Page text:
Business Productivity: For Executives – Organization

“Ignorance is not bliss. It’s fatal. It’s costly. And it’s for losers. You either get organized, or get crushed.” — Donald Trump, American businessman

One of the Six Keys of workplace competence is Accessibility: your ability to organize the inputs and outputs in your work life, so that you can easily locate data in any medium—whether it’s in paper files, on your computer system, on the company Intranet, or distributed in your team members’ heads. Given the fact that modern workers are constantly bombarded with data and communications, just being able to access information efficiently can enhance productivity to a surprising degree.

At the C-Suite level, Accessibility morphs into Organization…and from a productivity standpoint, it’s more important than ever. Organization means more than just maintaining an efficient schedule and getting your personal workspace shipshape. By the time you reach upper management, you ought to be a virtuoso at that level of accessibility, and you should also have a personal staff to help you keep things accessible. But when you’re overseeing a whole organization, company, or division, your organizational bailiwick expands. At that level, true Organization requires a thorough understanding of not just personal accessibility, but also the systems that define and support your entire team. They need to be as tight and effective as possible, and it’s up to you to ensure that reality — if necessary, by imposing it from the top.

I think this is a perfect example of the kind of big-picture work that a top executive, particularly a CEO or President, is responsible for. It’s about as far from micromanaging as you can get, because it effects everyone in your group. You’ve stepped back even farther than a good hands-off manager, because you’re not worried about individual performance per se; you’re dealing with the “platform” on which all the individual “apps” in your organization run, if you will. You’re tweaking the code, and making everything work better for everybody.

One of your prime responsibilities here is to determine what you need to change in order to maximize Organization, which requires that you spend some time studying the entire range of systems and processes by which information is organized, stored, and transmitted within your organizational structure. Don’t expect this to be a quick process; if you try to rush change, you’re likely to make damaging errors. Ultimately, the changes might take months or years to implement—not only because you have to study things thoroughly first in order to determine what needs to be changed, but also because you have to figure out how to pay for those changes…and then you may have to convince a board of directors, the business owner, or other individuals or groups that you report to that the changes are necessary.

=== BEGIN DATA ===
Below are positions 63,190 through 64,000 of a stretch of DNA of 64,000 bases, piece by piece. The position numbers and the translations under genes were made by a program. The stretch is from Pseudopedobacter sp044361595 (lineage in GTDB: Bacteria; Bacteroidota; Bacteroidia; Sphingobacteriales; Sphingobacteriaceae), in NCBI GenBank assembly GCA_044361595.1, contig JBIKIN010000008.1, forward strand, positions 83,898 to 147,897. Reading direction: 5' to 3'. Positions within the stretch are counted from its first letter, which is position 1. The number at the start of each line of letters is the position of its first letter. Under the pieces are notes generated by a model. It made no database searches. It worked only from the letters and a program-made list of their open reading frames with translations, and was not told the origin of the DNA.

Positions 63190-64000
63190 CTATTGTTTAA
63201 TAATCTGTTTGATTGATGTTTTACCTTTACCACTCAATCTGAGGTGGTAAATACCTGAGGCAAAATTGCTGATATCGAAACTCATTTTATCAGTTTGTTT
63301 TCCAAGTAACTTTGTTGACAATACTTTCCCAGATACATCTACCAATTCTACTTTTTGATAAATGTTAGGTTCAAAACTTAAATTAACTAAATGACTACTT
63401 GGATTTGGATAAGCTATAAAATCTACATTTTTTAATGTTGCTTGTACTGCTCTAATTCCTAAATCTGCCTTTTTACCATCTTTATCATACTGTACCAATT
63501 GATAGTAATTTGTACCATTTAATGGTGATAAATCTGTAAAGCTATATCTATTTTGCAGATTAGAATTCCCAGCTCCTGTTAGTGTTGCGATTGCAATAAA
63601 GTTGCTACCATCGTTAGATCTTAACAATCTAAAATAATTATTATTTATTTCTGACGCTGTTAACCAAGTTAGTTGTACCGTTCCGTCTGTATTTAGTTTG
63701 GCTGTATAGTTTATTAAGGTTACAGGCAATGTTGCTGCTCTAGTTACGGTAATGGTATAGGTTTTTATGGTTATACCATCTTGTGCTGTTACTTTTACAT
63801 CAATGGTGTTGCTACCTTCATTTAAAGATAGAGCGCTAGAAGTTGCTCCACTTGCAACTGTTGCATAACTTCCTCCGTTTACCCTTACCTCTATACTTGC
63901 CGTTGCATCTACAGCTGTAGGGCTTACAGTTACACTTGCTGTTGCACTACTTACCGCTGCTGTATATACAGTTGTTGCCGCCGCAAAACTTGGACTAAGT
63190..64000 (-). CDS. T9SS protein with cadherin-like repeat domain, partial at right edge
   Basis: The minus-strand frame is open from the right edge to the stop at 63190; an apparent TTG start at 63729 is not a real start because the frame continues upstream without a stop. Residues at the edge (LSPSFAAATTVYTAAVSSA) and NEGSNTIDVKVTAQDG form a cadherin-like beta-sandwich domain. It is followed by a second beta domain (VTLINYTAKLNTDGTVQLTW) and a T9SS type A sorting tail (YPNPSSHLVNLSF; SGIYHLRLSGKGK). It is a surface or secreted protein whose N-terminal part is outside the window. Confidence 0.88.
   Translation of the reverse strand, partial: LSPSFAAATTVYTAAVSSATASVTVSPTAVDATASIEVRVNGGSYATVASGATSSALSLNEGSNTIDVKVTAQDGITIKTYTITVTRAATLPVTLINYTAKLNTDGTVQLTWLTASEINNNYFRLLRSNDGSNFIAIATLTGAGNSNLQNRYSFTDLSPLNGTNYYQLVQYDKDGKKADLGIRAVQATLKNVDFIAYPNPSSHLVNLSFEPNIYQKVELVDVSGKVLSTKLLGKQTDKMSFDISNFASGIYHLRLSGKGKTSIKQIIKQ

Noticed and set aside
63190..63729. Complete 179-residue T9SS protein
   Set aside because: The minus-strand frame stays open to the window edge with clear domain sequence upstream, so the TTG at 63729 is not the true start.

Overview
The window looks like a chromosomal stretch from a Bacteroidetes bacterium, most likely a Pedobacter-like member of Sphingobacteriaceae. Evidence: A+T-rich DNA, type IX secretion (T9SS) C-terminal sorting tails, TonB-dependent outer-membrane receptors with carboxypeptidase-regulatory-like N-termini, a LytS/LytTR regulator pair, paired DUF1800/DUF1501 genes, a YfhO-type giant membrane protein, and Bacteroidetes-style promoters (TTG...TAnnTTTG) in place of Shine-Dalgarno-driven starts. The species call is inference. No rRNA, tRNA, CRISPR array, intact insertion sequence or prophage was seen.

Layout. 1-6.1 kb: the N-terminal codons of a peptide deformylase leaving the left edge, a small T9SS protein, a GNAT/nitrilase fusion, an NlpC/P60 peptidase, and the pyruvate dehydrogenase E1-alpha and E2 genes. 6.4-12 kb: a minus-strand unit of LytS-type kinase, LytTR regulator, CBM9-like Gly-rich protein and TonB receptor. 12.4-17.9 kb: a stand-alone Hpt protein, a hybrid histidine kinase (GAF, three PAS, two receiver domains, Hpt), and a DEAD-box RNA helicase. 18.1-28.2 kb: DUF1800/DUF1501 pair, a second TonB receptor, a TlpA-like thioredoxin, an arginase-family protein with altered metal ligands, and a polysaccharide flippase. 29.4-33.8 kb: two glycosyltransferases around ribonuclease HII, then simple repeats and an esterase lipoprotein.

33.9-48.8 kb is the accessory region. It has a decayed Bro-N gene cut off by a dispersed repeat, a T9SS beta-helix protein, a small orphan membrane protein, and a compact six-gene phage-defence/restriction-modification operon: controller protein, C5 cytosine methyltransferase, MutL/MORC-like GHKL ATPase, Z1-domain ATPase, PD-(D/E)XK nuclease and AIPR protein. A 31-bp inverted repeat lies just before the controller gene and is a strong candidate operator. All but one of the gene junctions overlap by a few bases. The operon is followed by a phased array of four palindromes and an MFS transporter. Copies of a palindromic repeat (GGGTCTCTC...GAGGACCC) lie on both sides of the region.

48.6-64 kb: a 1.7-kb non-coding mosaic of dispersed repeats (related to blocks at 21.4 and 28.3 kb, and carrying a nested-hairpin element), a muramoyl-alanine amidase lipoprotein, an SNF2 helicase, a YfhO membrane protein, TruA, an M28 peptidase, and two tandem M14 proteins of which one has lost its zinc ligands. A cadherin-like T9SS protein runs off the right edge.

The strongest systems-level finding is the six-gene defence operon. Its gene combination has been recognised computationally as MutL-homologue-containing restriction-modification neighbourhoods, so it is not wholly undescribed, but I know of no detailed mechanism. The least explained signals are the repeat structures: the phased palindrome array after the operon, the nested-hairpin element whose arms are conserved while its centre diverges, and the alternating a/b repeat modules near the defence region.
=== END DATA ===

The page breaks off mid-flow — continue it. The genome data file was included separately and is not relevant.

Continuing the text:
Warning: don’t get lost in the concept of change for change’s sake! The cliché of the new broom that sweeps clean is a popular one, but don’t forget the tinkerer’s Number One rule: “If it ain’t broke, don’t fix it.” The idea is to tighten up existing systems to maximize efficiency, if at all possible. Replacing systems wholesale is unnecessary and wasteful if all you really need to do is streamline and modernize. What truly matters is productivity, and your employees can’t be productive if you’re reorganizing for no good reason.

Once thing I’d like to emphasize before I sign off is the fact that in order to accomplish this new level of Organization, you absolutely need to get all your lieutenants on board. By the time you’ve studied the situation for a while, you ought to have an almost instinctual understand of not just what needs to be done, but also how the individuals who have to implement your changes will react when you propose those changes. It may be that one of your first tasks will be to restructure decision making within your group, so that the Organization can be pulled off efficiently.

You’re the boss. You can’t let your subordinates control the flow of information and data at their whim, not if you want to Organize your company to achieve maximum productivity. If your managers are used to treating their teams as their own private fiefdoms, you’re going to have to break that stranglehold before you can get anything done.